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Posts Tagged ‘ministry’

Conflicts between groups of people plague us. Nations wage war. Neighboring cities compete. Allegiances to political and religious institutions divide.

I’m already beginning to see the havoc in the first weeks of a history class about early and medieval Christianity. Of course Christianity is not the only religion to experience conflicts. Just glance through a good introduction to the major religions (something like Stephen Prothero’s God Is Not One: The Eight Rival Religions that Run the World), and you’ll see what I’m saying. And of course we see intergroup conflict between other kinds of establishments.

Group of People Standing Holding Culture

Christianity isn’t the only conflicted religion, but its story certainly has its fair share of the mess. And I get to learn about it this semester.

(Although I haven’t always appreciated church history, I’m enjoying this course. Over the last 15 years, as I’ve seen history explain contemporary experiences and even provide some possible responses, I’ve grown to value it. For example, why do Churches of Christ typically worship with voices unaccompanied by other musical instruments? How should church leadership be done? What do I pray when my life is falling apart? Church history addresses all of these and more.)

There’s a lot of positive in the story of this religion. There’s also plenty of negative. But I want us all to understand that the negative doesn’t discredit Christianity in relation to alternative worldviews. All the options have imperfections.

Questions of Culture

One of the imperfections in Christianity (but not just here) is conflict between cultural groups. In the early church, we see this between Jews and non-Jews. (Nothing against Jews here! Jesus is a Jew.) There also was conflict in the church between Jews who wanted to welcome non-Jews and Jews who weren’t so open to that. (Remember that this kind of thing happens everywhere. If the church had started in my home state of Texas instead of Israel, I’m sure there would have been cultural conflicts between the Mexicans and the white folk and between people open to intergroup relations and those preferring monoculturalism.)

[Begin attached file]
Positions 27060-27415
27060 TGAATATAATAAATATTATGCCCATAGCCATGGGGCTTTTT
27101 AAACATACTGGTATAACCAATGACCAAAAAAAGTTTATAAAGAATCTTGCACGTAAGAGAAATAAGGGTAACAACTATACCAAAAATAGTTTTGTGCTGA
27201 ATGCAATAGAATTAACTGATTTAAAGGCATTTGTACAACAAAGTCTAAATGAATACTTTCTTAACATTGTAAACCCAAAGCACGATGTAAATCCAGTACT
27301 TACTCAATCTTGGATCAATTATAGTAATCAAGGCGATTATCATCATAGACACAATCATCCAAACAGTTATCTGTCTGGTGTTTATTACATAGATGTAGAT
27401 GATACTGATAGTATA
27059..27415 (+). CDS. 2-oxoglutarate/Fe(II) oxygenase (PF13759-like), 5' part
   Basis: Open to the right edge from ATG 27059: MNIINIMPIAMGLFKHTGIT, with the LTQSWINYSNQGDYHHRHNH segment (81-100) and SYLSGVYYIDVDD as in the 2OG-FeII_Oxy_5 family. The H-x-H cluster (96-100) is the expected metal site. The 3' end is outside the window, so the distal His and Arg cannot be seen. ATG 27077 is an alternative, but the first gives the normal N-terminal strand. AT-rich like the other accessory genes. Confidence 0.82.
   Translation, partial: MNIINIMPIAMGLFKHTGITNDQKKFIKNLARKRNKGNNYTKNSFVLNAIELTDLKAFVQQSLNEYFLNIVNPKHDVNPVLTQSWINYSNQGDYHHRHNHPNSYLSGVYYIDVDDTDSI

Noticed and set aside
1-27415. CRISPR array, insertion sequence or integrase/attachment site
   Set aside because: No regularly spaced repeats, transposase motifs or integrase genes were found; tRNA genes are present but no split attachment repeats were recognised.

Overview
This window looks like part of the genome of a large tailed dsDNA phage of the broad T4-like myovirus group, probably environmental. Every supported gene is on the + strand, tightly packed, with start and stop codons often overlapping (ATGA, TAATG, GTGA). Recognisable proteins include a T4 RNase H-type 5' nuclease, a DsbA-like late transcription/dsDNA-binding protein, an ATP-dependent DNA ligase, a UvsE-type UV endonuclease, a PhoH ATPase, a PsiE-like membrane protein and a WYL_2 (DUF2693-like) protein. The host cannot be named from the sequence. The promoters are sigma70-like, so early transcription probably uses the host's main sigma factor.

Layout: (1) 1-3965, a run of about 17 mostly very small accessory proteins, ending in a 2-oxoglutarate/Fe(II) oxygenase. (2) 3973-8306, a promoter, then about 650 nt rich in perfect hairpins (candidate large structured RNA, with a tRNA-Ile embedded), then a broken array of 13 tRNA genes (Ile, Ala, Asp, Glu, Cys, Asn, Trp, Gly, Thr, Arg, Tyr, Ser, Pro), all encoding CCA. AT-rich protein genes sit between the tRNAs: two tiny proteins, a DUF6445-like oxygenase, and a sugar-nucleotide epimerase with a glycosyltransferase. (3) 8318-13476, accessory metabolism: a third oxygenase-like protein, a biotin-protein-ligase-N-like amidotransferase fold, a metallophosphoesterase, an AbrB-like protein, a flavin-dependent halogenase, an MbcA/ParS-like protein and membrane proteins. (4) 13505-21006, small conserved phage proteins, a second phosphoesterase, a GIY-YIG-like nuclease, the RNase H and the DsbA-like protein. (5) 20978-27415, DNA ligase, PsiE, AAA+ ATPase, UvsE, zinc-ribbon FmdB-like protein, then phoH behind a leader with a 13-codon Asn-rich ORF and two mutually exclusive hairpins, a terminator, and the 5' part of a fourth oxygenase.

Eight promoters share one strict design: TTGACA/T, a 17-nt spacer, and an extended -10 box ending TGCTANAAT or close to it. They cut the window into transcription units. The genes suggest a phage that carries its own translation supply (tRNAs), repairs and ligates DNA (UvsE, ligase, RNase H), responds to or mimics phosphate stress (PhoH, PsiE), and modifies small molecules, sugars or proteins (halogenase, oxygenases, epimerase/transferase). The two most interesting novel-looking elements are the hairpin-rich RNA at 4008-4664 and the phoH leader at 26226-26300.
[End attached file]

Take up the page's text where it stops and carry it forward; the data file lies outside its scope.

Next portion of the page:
This is a struggle in the early life of the church. How can we worship and work together if we’re so different from each other in our talking and thinking and eating and other cultural practices? We still ask similar questions today. What worship songs can connect with all the cultural groups represented in our communities? Where can we find preaching styles that connect cross-culturally? How can we get past the excessive whiteness of our traditional worship styles? (Not to ignore churches that deal with other cultural limitations or have learned to worship and minister in more diverse ways.)

In response to all these questions, we need to hear two answers. One is beautiful but theoretical, and the other is more practical but not as easy as you might want.

Answer One: Jesus

The first answer is that Jesus is our peace and has broken down the dividing wall of cultural hostility (Ephesians 2:14). Some people joke that, when you’re asked in a church Bible class a question to which you don’t know the answer, the answer probably is Jesus. In a sense Jesus is the answer, but in many cases other answers might better respond to the questions. Here, however, the answer is Jesus, who has destroyed the dividing wall between people groups. The people addressed in Ephesians 2 are cultural groups. In the struggle to worship and work together as members of Jesus’ church, we should remember that Jesus “is our peace,” a peace that we are to embody and enact.

Answer Two: Ministry

The second answer responds to questions of how we live out that peace. Should we worship and work in separate communities of Jesus followers, with people of one culture in one congregation and people of another culture in another congregation? Should we strive to incorporate people of diverse cultures in the same congregation? If so, how should we navigate cultural differences? The answer is neither singular nor simple. Church leaders must wrestle with these questions, praying for divine direction, in their respective cultural contexts. What works in Memphis, where I live, might or might not work in Los Angeles or Singapore.

A Needed Conversation

Congregations of Jesus’ followers must proceed through these issues prayerfully and carefully but intentionally and actively. Choosing not to wrestle with matters of cultural reconciliation is choosing not to participate in the peace that is Jesus. When we move forward, with guidance from the Holy Spirit, in efforts to bring diverse cultural groups together in the church, we live out God’s mission of reconciliation (Ephesians 1:9-10).